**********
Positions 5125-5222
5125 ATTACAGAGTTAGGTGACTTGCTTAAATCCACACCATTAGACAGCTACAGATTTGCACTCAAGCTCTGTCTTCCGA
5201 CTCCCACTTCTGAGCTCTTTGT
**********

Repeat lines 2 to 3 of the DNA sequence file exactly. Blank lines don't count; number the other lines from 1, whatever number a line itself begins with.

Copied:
5125 ATTACAGAGTTAGGTGACTTGCTTAAATCCACACCATTAGACAGCTACAGATTTGCACTCAAGCTCTGTCTTCCGA
5201 CTCCCACTTCTGAGCTCTTTGT